Assisting with the quilt display was Delemarette Miller of Lawton. She demonstrated the quilting technique to the students allowing some students a hands-on experience. One of our own, Frances Wynn, did her usual great job of tatting, supplying us with a nice display. 'Now, do you know what tatting is ?' she asked. 'I do now,' was the reply. Another great display was of old tools contributed by Mr. and Mrs. E. J. (Goose) Gosnell of Isabella, Oklahoma.
We missed Ben Benson's horses and stage coach rides this year as he was unable to attend due to sickness. However, we had two Belgium draft horses belonging to my dad, Hugh E. Colwell, of Elmore City, Oklahoma, which was an added attraction to the barnyard display. I must say thanks to Roney Smith, Middle School math teacher, for taking the responsibility of putting together the children's barnyard. We also missed Bobby Paul, whom we lost this past year due to a heart attack. He was one of the friendliest and most helpful persons in town. He helped cook the molasses and always helped with cutting the cane, not to mention many other jobs. He had just learned how to make brooms and did an excellent job during our Festival of '92. He loved kids and enjoyed demonstrating our past. We missed Bob.
I have been saving three family exhibitors until last only because they are special and also make the festival successful due to their expertise, help and support. I have already mentioned George Hollander. He and his wife Pat take care of the inside exhibits, helping in any way they can, as well as displaying an abundance of information about the history of Cache. Cecil and Gloria Labude from Faxon, Oklahoma, 10 miles south of Cache, are big supporters of our program. He brings his Frick steam engine, a 24,000 lb. job which is not an easy task to move. He brings antique cars along with his broom making machine. Geri and Alvis Lum are always lending a helping hand and also display a variety of exhibits. Mrs. Lum helps Pat with the exhibits on the inside. Mr. Lum had a great educational display this year on W.W.II, of which he is a veteran. He also displays engines, wind chargers, traps and antique cars. Mr. and Mrs. Lum started the festival and then allowed the school to take over. They help during the year also. The Lawton Antique Car Club puts on a good display for us.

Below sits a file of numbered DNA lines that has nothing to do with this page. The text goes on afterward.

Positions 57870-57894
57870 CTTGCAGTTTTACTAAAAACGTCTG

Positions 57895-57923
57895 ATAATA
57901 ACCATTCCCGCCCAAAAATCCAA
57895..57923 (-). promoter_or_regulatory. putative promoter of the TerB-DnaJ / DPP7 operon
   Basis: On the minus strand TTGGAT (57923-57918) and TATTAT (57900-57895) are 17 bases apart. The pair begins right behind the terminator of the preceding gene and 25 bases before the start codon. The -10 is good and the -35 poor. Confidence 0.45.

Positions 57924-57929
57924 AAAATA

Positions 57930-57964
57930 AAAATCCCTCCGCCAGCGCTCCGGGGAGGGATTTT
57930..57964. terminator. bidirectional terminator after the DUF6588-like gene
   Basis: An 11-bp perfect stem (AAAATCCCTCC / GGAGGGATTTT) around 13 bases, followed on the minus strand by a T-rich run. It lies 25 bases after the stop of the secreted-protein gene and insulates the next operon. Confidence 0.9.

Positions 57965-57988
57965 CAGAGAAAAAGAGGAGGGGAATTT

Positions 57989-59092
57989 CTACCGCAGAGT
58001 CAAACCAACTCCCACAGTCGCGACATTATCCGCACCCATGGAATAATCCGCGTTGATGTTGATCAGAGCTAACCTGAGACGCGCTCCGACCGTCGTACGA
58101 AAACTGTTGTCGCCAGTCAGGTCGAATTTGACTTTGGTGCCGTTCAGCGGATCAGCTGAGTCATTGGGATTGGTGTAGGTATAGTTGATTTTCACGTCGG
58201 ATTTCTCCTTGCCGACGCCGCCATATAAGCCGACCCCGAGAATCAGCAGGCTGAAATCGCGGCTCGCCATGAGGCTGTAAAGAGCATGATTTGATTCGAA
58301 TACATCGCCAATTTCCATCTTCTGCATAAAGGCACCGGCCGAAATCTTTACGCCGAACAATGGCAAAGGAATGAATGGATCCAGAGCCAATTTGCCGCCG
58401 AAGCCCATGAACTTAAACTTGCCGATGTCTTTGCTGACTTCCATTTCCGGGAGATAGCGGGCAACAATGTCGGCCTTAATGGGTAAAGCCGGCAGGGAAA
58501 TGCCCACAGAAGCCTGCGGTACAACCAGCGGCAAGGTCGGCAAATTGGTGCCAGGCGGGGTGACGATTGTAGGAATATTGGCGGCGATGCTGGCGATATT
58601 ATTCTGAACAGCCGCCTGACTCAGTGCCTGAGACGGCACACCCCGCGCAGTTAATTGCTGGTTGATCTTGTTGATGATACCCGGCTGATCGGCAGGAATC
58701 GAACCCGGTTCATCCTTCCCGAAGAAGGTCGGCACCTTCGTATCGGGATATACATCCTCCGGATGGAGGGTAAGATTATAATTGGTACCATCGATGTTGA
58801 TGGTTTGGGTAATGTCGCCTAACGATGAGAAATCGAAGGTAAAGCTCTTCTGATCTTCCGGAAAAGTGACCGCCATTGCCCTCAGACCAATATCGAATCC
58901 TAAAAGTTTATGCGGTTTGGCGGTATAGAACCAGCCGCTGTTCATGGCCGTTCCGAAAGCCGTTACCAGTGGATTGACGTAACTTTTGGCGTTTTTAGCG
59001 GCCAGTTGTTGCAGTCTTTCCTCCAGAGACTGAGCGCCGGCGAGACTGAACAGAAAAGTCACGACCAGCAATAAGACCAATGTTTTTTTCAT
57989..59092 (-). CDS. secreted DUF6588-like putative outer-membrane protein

Also I have to (no, I want to) say a big Thank You to my 14 year old son, Terry, for his work and support during the time spent putting the show together. From running his Model B John Deere to doing many more odd jobs that have to be done that I could never get done without his help. He helps me plant and harvest wheat, broomcorn, sorghum, and is always there and ready to help. Also thanks to my wife Gladys for her patience.
Mr. David Dorrell, our Ag instructor, is involved with the young people in teaching them about machinery and other things. I appreciate him because he does a lot along with his students to get ready for the show.
I know there are others, locally and from different areas around, who help tremendously that I have not mentioned. Cache Schools and I are indebted to each of them.
Middle School students offered an information booth. A big thanks to our Ag 4-H Parents Booster Club for running the concession stand and serving the barbecue supper on Saturday. This is our way we say thanks to our exhibitors. This year thanks goes to Gail Niyah and our Indian Parent Committee for the festival's fine Pow Wow held on Saturday evening.